Wow! I guess the old adage, "better late than never" really is true! I'm a big fan of the USPS, but check out this timely little nugget from Yahoo! News...
Christmas Card Arrives 93 Years Late.
Fri Dec 14, 4:13 PM ET
OBERLIN, Kan. - A postcard featuring a color drawing of Santa Claus and a young girl was mailed in 1914, but its journey was slower than Christmas. It just arrived in northwest Kansas.
The Christmas card was dated Dec. 23, 1914, and mailed to Ethel Martin of Oberlin, apparently from her cousins in Alma, Neb.
It's a mystery where it spent most of the last century, Oberlin Postmaster Steve Schultz said. "It's surprising that it never got thrown away," he said. "How someone found it, I don't know."
Ethel Martin is deceased, but Schultz said the post office wanted to get the card to a relative.
That's how the 93-year-old relic ended up with Bernice Martin, Ethel's sister-in-law. She said she believed the card had been found somewhere in Illinois.
Read the full story »
A few weeks ago, my co-worker DH sent me an IM "Have you seen this?" with the URL for Stanford's Vector Magic Online Bitmap to Vector Project. I was busy when he sent it and only just gave the site a quick visit, a bookmark and figured I'd visit again and blog it when I had more time.
Wow, this is an extremely cool tool! In a nutshell, The site converts bitmap images to vector art for you. It's an "online auto-tracer" built using Adobe's Flex2. To use it, just upload your image or photo, and the tool will create vectors for you. You can then save your vector art to EPS, SVG, or PNG format. You can use VectorMagic to process your image and then tweak the results as needed as well, this keeps all the heavy processing on their end, and you can focus on the fun stuff! Vectors are scalable because they are "geometric primitives" made-up of points, lines, curves and polygons whereas raster graphics are a "map of pixels" (hence the name "Bit Map", or BMP). Vector files are also smaller in file size, and they can be scaled without a loss of quality. Find out more info on vector graphics on Wikipedia.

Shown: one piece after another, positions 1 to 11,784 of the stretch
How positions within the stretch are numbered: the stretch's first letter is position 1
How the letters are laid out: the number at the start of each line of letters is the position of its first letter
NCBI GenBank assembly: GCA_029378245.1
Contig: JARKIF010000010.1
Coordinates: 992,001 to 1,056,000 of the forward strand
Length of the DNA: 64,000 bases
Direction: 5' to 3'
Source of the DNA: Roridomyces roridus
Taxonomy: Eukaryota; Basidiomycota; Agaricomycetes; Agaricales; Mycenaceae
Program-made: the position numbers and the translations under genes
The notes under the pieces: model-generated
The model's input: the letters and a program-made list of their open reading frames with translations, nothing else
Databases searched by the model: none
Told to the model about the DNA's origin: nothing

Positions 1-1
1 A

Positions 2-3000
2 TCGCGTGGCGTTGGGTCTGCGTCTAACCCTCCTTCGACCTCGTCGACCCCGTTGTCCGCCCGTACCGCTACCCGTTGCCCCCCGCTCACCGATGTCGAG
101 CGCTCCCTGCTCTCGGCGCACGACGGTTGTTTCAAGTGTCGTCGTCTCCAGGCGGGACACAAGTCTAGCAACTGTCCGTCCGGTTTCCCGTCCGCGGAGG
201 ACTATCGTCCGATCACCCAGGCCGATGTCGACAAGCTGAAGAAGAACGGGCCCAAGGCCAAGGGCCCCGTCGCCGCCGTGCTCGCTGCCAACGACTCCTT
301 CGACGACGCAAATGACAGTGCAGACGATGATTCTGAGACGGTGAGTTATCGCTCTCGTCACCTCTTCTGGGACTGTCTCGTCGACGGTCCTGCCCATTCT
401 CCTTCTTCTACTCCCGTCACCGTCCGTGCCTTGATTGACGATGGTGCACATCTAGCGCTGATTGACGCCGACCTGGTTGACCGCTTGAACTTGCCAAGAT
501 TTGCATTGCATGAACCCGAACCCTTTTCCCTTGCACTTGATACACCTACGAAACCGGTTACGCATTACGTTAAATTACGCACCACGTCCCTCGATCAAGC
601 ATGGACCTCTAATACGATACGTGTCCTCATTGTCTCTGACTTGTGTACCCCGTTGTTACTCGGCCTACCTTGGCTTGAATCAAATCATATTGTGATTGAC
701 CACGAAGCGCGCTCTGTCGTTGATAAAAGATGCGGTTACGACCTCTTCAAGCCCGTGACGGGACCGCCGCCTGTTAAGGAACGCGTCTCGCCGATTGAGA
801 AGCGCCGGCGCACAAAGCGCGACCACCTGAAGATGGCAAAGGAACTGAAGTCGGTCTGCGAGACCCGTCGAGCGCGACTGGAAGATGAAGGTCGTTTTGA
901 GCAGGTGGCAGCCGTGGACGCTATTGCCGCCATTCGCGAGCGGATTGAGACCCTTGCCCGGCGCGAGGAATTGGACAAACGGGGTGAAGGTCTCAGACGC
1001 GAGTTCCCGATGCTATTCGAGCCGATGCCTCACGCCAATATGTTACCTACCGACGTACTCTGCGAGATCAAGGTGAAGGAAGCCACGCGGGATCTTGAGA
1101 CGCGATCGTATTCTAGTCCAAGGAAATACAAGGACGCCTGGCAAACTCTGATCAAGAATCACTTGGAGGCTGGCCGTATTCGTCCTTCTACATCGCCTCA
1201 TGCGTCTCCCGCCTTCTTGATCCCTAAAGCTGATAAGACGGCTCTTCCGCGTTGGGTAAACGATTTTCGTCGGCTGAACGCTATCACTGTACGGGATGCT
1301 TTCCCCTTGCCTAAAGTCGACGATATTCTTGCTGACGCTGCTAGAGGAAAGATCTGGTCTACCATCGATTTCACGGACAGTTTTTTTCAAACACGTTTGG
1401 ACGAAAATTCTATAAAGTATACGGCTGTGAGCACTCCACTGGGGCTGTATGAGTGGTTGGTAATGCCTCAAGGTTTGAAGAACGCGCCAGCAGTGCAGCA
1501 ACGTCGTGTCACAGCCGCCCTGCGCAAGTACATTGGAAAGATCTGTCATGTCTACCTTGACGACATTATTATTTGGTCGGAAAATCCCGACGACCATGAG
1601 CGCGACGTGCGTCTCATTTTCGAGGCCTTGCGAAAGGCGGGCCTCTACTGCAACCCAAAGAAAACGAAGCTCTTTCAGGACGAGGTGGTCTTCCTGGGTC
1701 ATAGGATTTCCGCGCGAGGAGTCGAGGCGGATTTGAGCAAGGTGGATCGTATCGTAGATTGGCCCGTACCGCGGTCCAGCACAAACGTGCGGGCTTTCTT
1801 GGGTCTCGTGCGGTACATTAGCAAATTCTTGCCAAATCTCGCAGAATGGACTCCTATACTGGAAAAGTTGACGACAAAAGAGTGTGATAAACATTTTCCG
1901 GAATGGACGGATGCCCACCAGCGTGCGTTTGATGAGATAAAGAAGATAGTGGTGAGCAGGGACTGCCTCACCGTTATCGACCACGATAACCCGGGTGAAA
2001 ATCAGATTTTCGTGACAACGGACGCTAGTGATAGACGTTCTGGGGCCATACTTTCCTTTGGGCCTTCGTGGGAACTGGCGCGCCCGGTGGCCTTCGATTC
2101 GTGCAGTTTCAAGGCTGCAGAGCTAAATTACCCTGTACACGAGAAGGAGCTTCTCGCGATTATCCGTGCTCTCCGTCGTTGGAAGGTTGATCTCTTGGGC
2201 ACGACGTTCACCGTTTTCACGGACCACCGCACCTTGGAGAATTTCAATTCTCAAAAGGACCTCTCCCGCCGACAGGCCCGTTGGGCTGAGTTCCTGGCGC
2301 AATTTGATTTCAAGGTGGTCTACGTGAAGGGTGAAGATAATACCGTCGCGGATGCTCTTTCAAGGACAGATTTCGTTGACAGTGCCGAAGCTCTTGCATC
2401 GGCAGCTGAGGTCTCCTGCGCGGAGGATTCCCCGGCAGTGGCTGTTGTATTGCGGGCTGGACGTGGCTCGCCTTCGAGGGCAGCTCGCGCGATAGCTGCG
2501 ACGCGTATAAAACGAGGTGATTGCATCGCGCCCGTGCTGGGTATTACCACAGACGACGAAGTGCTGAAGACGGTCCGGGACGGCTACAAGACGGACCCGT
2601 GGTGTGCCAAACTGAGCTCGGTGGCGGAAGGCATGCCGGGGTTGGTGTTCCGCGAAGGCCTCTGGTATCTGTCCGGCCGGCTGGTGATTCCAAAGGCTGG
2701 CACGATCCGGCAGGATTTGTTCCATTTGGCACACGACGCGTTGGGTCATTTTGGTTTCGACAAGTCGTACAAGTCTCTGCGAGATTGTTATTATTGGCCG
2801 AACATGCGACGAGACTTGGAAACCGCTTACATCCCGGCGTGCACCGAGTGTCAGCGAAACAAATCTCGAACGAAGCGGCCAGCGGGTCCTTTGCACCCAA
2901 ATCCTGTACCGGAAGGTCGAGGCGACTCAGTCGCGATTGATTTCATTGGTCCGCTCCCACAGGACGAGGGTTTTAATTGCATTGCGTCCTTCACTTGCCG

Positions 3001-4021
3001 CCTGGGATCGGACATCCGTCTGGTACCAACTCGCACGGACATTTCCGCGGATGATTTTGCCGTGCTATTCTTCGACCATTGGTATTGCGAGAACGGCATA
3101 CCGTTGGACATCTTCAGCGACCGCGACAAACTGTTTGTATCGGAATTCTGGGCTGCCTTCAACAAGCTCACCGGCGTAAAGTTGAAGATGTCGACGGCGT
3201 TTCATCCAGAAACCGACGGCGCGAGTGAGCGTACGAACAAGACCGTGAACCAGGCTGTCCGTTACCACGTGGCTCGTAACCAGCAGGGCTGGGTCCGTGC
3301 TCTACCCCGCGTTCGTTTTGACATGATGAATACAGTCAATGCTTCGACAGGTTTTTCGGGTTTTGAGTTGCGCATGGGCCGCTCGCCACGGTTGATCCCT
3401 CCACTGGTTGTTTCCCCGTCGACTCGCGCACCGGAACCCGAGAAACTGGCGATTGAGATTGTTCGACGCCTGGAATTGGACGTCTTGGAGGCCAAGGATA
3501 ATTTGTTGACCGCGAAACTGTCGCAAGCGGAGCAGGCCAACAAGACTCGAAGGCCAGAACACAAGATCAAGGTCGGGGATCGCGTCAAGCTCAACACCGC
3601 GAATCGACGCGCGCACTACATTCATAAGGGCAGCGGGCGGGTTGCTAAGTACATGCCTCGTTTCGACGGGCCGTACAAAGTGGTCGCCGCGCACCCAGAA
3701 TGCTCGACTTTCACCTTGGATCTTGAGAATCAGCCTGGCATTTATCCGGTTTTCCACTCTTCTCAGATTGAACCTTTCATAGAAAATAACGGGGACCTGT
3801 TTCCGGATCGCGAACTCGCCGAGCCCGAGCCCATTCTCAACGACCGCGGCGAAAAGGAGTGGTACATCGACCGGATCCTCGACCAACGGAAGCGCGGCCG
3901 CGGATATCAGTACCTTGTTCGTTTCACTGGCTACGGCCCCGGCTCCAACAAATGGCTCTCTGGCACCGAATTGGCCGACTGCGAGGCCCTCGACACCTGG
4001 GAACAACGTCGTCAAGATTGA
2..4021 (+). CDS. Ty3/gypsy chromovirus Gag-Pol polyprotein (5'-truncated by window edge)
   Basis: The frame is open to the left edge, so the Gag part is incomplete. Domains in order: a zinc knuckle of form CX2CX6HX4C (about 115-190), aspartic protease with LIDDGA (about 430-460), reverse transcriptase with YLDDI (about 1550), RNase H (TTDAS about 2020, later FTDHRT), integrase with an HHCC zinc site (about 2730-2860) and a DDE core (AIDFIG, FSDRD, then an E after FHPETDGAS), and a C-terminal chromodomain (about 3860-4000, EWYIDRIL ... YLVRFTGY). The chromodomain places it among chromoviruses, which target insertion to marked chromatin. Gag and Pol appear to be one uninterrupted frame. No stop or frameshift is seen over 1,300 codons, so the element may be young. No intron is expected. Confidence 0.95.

Here's an example of my first VectorMagic output. I took my avatar and ran it through their tool and got great results. Then I was able to play around with the SVG output to size my avatar as needed. I have the original Photoshop file so I can do that anyway, but this machine is getting old and slow, so it's nice to have a backup option. They also make it really easy to share your results to help spread the good word (you can play with my vectors made by VectorMagic, but my artwork is ©2006ptamaro so don't use it for your own purposes).
Also, if you don't have the original artwork in a vector format you won't be able to get good results if you need to change any of the elements, colors or size. In this case, you can vectorize the rastered artwork and then use the vectors to make the changes you need. Have fun, and let me know what you think of it!
» Visit VectorMagic